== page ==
The hunt for other planets in our galaxy has heated up in the past few decades, with 3869 planets being detected in 2,886 systems and another 2,898 candidates awaiting confirmation. Though the discovery of these planets has taught scientists much about the kinds of planets that exist in our galaxy, there is still much we do not know about the process of planetary formation.
To answer these questions, an international team recently used the Atacama Large Millimeter/submillimeter Array (ALMA) to conduct the first large-scale, high-resolution survey of protoplanetary disks around nearby stars. Known as the Disk Substructures at High Angular Resolution Project (DSHARP), this program yielded high-resolution images of 20 nearby systems where dust and gas was in the process of forming new planets.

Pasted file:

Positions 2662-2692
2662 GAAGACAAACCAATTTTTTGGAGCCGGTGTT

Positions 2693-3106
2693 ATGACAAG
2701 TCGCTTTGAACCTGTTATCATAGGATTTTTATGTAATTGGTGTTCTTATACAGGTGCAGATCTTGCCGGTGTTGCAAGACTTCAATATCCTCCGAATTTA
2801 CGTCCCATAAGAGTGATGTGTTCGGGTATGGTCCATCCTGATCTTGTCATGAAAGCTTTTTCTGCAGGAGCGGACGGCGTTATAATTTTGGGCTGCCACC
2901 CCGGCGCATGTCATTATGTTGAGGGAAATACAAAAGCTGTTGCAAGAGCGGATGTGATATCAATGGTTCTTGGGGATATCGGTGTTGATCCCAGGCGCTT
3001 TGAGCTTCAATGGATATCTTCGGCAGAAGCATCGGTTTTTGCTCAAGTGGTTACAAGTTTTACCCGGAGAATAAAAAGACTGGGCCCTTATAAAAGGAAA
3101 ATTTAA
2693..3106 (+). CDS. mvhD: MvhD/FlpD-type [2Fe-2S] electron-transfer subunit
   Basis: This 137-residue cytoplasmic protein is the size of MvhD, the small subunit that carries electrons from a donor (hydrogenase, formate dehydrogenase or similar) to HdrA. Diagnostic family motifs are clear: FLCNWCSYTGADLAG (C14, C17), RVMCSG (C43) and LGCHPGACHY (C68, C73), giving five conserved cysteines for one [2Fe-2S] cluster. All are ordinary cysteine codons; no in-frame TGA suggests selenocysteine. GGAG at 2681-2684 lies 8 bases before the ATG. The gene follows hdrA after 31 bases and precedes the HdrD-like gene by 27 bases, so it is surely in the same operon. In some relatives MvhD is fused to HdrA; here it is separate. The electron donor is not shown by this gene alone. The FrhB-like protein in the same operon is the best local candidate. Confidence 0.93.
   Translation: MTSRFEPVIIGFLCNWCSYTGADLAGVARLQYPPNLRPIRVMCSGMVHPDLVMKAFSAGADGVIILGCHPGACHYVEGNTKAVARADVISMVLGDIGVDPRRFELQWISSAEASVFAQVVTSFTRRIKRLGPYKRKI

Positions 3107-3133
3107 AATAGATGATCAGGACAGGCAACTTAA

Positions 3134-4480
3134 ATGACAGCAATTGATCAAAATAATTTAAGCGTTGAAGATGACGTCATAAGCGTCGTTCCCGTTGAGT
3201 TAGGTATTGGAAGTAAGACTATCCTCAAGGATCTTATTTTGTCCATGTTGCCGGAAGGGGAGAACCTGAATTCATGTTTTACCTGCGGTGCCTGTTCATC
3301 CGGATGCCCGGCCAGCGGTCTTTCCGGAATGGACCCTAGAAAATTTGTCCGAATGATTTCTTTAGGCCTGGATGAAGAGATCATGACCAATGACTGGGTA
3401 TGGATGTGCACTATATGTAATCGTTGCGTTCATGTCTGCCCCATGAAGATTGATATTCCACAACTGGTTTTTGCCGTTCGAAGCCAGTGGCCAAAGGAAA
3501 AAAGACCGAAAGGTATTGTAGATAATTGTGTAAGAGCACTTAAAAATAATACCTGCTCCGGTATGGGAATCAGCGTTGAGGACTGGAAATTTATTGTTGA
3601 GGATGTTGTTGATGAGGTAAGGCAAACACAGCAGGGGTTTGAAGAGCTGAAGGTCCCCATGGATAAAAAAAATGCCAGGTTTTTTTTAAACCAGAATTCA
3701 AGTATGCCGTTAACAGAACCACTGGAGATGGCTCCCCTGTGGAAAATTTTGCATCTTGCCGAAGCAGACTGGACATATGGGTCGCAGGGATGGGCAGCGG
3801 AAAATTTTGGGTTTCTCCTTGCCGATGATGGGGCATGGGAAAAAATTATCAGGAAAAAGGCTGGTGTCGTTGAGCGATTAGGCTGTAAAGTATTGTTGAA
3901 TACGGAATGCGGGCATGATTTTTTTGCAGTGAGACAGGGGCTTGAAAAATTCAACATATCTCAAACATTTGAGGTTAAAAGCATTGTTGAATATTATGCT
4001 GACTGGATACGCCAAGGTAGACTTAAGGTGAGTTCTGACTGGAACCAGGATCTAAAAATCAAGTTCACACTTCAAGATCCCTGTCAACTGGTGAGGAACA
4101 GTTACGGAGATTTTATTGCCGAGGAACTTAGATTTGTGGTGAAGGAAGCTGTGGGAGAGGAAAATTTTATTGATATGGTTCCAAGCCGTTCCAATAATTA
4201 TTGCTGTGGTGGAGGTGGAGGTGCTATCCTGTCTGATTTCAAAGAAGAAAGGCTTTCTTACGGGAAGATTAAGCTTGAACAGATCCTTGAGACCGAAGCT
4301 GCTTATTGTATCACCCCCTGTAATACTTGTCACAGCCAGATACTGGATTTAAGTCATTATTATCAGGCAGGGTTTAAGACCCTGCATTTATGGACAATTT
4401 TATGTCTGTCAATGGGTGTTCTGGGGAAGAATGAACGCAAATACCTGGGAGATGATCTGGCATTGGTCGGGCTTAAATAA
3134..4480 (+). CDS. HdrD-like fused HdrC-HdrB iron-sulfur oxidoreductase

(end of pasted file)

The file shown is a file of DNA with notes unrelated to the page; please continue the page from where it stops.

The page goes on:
Continue reading “Here are 20 Protoplanetary Disks, With Newly Forming Planets Carving Out Gaps in the Gas and Dust”